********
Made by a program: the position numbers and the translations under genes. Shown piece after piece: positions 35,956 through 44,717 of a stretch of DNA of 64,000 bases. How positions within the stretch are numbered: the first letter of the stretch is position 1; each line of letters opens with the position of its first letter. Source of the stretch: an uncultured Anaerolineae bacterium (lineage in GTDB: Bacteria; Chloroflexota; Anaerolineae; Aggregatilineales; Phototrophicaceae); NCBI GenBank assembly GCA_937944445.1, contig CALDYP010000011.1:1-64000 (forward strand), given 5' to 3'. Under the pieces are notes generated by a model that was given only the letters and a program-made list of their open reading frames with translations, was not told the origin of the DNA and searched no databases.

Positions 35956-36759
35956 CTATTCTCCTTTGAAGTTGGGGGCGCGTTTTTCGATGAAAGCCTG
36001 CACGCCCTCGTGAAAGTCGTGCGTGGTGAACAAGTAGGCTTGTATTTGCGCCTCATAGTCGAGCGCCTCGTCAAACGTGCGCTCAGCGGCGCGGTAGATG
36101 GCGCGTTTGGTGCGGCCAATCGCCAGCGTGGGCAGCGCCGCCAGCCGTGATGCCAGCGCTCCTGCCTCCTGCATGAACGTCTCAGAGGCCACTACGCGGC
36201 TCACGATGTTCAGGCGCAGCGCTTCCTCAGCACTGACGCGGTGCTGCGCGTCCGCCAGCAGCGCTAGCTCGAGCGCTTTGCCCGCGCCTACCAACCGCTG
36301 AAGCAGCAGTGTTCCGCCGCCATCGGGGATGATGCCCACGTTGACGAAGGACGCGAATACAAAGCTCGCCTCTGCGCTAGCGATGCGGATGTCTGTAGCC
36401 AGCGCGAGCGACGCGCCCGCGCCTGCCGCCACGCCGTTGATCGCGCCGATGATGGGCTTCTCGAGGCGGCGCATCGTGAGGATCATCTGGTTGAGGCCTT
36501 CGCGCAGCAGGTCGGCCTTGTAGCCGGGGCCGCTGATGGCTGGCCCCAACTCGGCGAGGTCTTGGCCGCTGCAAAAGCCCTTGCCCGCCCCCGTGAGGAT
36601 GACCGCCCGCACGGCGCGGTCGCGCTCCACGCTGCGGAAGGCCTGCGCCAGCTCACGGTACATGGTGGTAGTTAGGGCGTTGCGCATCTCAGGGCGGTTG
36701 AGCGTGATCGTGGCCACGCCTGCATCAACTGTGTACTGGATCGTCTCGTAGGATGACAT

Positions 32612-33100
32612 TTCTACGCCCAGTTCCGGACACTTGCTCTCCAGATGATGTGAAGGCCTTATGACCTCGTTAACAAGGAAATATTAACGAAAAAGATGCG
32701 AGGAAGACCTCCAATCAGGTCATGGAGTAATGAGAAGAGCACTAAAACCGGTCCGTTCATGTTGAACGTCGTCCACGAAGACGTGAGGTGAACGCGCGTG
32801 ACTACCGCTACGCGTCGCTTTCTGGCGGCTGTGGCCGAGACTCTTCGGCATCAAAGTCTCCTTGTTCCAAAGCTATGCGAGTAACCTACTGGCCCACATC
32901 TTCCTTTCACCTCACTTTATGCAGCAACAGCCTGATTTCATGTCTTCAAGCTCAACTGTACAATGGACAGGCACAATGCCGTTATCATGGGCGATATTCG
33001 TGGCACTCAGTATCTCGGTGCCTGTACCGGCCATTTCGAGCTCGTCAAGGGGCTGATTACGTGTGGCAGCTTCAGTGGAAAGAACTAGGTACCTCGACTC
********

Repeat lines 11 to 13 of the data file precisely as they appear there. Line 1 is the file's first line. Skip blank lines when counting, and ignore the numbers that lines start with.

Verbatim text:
36701 AGCGTGATCGTGGCCACGCCTGCATCAACTGTGTACTGGATCGTCTCGTAGGATGACAT

Positions 32612-33100
32612 TTCTACGCCCAGTTCCGGACACTTGCTCTCCAGATGATGTGAAGGCCTTATGACCTCGTTAACAAGGAAATATTAACGAAAAAGATGCG